A. They took a big step in the right direction. I actually congratulated them publicly. But there’s still a lot of hard work to go there. But are they in a better place than they were two weeks ago? Sure.

Q. How big a trouble is New York in?

A. I think the governor came up with a pretty significant plan today (Jan. 17) that makes me hopeful. But again, I just have no interest in handicapping odds. We just look at results. We just look at what the facts are. And so for every single one of these states, either they are hitting their benchmarks or they’re not. And the rhetoric and the political whatever, I’m just not interested in. I’m interested in getting some work done. And again, getting work done that the state committed to that was their plan. We’re just asking them to fulfill the commitments they made.

Q. What would a Race to the Top for districts look like?

A. Still working on that.

Q. Would it look a lot like the state competition?

A. We’re still really thinking that through. I don’t want to talk through any of the specifics, I’ll just say that I love that we played at the state level. I love that we played in the early childhood space, but I’m really, really pleased now to have a chance to participate with districts, and there’s a huge appetite there. There are fantastic districts doing some really creative stuff in states that are less functional that we haven’t had a chance to do anything with. And these guys have been begging me: “Arne, when are we going to have a chance to play?” and so to have half a billion dollars ... I think we can have a real impact there. ...

Q. Do you think you’ll use all of the money for districts? Most of it?

A. No, I think we’ll use it for the districts. You can do different things. You can do early childhood as a piece of that, or STEM as a piece of that. You can get at different things through it. ... I don’t want to commit, but the bulk of the money will go through districts—but what we’ll be asking of districts is still very much up for consideration. We’re trying to talk to lots of folks on the outside to get their best advice...

On Reauthorization of the Elementary and Secondary Education Act

Q. We have a couple reauthorization bills now from the House and the Senate. Given what you’ve seen, is your waiver plan a stronger plan? Which would you take? Would you rather go with waivers or a reauthorization at this point?

A. No question the waivers are a stronger plan. I hope that changes. I hope at some point next month, six months from now, or next year that we get a strong bipartisan bill. Unfortunately that’s not reality.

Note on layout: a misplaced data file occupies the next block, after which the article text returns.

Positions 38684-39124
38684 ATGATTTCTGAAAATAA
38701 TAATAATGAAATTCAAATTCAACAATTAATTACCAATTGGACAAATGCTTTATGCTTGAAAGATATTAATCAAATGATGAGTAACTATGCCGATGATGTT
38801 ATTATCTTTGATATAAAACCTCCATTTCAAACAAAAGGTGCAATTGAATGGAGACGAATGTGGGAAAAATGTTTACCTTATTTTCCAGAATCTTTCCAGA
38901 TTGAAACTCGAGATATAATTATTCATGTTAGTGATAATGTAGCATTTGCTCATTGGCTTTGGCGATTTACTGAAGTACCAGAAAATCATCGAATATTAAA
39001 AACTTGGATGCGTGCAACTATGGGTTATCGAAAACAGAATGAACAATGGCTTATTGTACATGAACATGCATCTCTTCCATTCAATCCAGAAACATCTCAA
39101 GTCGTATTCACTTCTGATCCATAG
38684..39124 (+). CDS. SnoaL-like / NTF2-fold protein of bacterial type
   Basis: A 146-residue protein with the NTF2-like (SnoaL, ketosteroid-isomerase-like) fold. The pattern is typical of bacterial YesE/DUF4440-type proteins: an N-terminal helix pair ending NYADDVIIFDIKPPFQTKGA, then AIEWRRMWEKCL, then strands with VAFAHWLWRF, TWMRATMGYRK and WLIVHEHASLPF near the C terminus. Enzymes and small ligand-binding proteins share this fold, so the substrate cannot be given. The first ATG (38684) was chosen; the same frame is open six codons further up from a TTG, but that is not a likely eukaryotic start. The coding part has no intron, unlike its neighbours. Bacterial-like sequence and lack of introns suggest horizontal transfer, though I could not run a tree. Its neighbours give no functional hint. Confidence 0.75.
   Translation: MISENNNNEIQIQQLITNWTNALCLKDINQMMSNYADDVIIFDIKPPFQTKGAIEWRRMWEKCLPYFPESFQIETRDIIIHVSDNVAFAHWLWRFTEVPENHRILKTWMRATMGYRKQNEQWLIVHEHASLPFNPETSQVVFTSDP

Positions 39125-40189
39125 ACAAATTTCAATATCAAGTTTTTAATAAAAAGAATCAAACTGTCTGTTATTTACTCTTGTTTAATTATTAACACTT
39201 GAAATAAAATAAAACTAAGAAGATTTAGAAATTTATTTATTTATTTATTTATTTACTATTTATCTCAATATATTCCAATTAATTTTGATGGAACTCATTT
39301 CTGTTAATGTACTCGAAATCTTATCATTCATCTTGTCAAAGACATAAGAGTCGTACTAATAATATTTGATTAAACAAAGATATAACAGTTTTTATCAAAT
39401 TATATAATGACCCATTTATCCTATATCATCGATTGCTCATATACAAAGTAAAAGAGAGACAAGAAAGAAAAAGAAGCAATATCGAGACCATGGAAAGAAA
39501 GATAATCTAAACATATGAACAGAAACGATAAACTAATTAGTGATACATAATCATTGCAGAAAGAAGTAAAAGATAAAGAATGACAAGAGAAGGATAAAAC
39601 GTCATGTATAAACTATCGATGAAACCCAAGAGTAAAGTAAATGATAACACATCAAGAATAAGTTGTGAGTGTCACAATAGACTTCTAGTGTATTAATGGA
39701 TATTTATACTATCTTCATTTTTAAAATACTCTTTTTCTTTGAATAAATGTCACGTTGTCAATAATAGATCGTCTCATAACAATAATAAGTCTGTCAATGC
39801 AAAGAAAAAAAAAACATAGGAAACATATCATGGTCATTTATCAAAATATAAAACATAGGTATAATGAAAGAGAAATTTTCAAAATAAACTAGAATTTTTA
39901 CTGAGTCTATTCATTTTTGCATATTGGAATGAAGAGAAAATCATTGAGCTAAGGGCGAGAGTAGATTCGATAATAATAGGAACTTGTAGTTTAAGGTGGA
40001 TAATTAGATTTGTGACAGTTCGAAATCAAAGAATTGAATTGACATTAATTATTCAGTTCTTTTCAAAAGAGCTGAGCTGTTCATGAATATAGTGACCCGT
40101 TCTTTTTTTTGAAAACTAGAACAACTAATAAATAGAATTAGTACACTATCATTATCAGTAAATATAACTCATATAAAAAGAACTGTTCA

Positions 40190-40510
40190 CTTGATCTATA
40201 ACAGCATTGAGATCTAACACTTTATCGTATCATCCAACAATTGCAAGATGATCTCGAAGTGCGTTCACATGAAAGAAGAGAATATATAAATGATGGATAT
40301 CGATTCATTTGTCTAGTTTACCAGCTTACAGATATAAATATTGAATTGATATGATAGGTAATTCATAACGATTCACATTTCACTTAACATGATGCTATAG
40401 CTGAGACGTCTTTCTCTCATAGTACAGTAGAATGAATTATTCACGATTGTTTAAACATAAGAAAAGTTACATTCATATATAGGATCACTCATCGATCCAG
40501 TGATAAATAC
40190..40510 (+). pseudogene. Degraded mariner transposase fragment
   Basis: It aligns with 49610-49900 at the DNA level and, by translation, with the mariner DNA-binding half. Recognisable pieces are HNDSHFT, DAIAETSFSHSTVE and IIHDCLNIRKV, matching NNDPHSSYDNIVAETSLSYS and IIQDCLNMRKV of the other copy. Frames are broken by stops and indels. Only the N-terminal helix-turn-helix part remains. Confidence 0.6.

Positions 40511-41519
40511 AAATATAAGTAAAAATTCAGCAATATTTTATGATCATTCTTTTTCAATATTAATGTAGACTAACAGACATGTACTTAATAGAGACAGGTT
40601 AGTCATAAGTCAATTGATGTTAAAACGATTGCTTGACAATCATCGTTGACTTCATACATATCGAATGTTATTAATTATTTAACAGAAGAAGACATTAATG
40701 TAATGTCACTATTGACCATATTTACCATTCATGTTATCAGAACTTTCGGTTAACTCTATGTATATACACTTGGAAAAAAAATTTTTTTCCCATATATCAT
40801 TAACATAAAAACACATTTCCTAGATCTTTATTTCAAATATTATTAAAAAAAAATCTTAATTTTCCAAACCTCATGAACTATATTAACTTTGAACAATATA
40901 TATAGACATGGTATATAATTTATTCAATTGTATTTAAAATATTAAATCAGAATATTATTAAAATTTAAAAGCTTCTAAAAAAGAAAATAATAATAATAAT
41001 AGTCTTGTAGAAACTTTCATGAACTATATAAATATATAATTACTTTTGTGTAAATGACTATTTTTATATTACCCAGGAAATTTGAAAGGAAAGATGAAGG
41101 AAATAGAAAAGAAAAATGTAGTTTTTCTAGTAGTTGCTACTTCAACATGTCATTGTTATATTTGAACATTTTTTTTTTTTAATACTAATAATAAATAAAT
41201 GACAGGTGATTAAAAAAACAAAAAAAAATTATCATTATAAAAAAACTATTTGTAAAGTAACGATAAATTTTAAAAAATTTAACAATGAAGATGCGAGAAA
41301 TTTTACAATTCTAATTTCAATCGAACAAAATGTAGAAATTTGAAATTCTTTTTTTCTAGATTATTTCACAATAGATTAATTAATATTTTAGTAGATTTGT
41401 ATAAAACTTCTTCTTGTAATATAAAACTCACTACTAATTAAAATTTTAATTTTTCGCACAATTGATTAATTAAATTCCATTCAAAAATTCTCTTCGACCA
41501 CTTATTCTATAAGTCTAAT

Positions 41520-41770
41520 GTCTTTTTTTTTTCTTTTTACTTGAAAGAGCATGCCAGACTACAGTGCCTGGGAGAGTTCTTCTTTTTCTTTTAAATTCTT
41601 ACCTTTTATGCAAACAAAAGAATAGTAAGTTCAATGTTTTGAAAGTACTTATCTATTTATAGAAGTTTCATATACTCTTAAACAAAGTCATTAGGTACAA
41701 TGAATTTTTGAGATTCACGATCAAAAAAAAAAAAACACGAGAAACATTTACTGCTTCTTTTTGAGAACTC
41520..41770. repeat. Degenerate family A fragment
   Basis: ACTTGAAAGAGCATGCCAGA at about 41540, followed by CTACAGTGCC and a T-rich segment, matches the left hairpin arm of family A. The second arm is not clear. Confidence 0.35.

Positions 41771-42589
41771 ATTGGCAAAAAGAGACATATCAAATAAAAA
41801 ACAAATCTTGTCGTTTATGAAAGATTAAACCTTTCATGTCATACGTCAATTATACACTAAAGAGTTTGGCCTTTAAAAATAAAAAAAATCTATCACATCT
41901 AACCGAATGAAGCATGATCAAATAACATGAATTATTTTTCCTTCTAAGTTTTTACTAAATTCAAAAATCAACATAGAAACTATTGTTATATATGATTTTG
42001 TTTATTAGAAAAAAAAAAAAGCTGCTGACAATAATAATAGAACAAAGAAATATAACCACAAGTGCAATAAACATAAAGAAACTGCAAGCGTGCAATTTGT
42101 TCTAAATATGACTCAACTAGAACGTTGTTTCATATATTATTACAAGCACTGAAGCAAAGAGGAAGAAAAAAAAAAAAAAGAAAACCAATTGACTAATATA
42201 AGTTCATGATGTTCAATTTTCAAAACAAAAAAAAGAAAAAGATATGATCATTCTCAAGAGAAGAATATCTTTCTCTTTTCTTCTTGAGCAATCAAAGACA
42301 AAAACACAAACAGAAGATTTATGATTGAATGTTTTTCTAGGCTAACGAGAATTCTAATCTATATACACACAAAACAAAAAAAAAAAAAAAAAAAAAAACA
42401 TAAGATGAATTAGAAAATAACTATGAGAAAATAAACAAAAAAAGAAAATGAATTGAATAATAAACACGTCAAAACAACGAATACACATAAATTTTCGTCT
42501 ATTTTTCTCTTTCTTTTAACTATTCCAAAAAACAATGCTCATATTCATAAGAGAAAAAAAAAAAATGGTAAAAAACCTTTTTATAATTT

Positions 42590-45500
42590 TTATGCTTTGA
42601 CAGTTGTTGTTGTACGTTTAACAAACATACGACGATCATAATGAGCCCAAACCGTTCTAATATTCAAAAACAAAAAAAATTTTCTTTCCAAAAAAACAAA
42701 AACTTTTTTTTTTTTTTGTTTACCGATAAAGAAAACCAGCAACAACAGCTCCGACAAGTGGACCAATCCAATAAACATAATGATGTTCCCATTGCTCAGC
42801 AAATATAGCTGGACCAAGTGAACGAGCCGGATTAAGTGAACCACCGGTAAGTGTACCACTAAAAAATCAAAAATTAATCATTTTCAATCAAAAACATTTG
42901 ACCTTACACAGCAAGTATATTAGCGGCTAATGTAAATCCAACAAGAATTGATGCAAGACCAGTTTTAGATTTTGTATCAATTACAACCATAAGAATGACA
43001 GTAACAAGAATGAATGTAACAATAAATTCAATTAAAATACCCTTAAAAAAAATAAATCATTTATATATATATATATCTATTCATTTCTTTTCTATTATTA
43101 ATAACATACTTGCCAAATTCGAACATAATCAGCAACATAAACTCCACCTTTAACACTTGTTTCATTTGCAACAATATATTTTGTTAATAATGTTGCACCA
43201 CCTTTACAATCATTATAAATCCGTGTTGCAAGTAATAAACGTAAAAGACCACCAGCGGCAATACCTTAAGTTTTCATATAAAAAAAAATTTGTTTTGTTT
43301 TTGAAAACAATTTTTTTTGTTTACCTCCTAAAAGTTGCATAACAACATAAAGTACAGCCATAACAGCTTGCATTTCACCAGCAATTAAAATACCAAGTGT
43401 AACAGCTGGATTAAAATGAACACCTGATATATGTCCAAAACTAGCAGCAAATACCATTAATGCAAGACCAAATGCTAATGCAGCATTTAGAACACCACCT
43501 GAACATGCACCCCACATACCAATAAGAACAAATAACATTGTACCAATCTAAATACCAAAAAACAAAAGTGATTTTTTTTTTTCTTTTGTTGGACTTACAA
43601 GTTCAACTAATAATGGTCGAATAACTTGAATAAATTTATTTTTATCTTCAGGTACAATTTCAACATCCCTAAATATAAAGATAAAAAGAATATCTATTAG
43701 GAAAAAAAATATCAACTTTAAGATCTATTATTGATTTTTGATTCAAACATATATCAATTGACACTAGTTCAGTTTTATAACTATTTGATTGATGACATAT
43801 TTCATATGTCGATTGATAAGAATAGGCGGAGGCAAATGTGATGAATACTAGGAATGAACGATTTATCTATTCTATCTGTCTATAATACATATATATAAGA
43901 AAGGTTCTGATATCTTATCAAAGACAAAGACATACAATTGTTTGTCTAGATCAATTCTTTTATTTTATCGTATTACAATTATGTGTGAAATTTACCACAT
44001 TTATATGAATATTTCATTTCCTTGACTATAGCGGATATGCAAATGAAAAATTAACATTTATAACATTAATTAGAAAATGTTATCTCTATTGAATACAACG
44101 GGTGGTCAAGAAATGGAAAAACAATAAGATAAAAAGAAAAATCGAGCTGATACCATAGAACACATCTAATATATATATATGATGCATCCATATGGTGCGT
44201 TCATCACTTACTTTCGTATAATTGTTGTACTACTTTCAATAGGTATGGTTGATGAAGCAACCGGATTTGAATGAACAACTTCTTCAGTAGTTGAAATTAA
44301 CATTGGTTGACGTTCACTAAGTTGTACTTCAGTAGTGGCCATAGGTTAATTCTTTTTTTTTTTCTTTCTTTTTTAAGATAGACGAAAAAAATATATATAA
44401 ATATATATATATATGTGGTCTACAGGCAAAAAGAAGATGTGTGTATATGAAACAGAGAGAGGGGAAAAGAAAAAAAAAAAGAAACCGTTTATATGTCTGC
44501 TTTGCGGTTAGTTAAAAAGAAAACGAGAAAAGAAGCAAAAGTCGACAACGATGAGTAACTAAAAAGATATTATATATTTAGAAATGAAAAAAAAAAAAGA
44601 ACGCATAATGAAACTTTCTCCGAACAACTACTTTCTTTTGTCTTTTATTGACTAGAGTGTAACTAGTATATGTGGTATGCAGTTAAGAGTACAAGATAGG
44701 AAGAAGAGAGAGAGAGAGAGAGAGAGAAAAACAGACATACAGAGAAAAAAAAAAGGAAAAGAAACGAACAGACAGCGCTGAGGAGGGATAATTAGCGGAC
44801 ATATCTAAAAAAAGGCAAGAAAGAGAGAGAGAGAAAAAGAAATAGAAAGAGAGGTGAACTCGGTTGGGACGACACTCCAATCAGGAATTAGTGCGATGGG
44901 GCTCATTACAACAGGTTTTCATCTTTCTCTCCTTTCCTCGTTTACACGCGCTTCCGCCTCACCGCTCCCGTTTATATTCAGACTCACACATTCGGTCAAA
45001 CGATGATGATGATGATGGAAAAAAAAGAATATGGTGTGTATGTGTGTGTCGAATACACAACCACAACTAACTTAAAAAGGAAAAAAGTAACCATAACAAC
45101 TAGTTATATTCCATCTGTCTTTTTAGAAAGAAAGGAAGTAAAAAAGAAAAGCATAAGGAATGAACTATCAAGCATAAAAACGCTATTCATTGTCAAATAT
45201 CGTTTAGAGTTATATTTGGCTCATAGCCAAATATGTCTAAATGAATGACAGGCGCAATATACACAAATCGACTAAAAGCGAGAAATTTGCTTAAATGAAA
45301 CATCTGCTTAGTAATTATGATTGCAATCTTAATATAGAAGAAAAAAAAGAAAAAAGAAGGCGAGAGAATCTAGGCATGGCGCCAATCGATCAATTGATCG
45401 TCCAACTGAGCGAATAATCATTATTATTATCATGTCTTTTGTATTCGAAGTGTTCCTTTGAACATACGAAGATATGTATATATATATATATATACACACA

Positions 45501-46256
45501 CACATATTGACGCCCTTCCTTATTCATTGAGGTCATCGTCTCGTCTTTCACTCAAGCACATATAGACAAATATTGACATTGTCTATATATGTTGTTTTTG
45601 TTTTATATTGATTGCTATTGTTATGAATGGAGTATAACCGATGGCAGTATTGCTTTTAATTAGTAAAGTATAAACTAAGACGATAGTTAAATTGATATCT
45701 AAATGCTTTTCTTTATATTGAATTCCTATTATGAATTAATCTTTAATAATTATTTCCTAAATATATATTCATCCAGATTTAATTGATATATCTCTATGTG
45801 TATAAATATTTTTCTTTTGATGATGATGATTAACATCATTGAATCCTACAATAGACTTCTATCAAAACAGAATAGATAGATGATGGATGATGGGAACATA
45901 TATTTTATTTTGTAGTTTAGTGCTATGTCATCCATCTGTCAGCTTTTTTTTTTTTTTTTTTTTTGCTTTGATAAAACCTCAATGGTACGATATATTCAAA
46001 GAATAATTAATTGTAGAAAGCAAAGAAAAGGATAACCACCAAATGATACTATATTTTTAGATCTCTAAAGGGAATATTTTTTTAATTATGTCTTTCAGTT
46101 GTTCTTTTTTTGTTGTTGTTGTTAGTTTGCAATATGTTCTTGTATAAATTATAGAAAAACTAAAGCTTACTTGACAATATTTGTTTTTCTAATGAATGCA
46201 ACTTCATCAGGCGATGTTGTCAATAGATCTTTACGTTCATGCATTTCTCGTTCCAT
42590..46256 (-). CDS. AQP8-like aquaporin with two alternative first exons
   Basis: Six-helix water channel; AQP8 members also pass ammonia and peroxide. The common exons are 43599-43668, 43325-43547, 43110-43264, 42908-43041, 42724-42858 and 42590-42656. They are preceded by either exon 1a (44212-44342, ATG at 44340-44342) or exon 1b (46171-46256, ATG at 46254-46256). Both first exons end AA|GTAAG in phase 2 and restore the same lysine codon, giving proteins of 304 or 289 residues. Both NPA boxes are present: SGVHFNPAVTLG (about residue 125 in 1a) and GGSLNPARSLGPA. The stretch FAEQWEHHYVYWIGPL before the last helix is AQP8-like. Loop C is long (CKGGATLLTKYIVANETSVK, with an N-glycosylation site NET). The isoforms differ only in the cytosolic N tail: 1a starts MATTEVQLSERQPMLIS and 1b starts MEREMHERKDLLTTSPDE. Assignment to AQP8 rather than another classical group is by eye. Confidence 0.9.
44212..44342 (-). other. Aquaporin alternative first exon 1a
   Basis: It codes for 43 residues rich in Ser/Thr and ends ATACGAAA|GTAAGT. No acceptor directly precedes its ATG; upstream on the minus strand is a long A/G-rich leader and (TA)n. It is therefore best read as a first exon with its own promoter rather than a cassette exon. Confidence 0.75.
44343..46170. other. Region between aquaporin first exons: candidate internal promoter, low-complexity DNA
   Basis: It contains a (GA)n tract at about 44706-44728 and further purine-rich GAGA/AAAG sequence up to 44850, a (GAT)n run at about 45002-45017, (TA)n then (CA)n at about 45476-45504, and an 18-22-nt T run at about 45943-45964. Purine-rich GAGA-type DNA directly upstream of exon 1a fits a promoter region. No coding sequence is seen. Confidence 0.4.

On the 2012 election

Q. Are we going to see you out on the campaign trail with the president a lot?

A. I’ll do some, but obviously I don’t think that’s my strength. I don’t think that’s how I best help the country. I think the way I best help the country is to help education on this cradle-to-career continuum. ... There are a lot of folks who are a lot better politically than I am, and that’s their skill set and their strength. It’s not mine.

Q. Do you think education is going to be a big part of the debate? Or do you think there’s not a big difference between the president and say, Mitt Romney, on education?

A. I don’t know. I say all the time, you know, Republican, Democrat, Independent, I wish everyone was going to the voting booth and education was in the forefront. ... And I think far too many politicians talk the talk on education and far too few walk the walk. And we have really tried to walk the walk. We want to be held accountable. ...

On His Future

Q. If the president is re-elected, will you stay on for his second term?

A. I’ll have to see if he’s sick of me first.

Q. And if he’s not?

A. I’d love to stay. These three years have gone ... it’s ridiculous how fast these three years have gone. It’s scary. This work takes a long time. I believe in life you have to stay with stuff. I said repeatedly I desperately wanted to do 10 years in Chicago. I did 7½, and literally this was the only job in the world that I would have left Chicago for. And I don’t think there’s a job in the world that I would leave this for. You gotta stick with this work, stick with it for the long, long haul. ...

Photo: U.S. Secretary of Education Arne Duncan at his office in Washington on Jan. 17. (Stephen Voss for Education Week)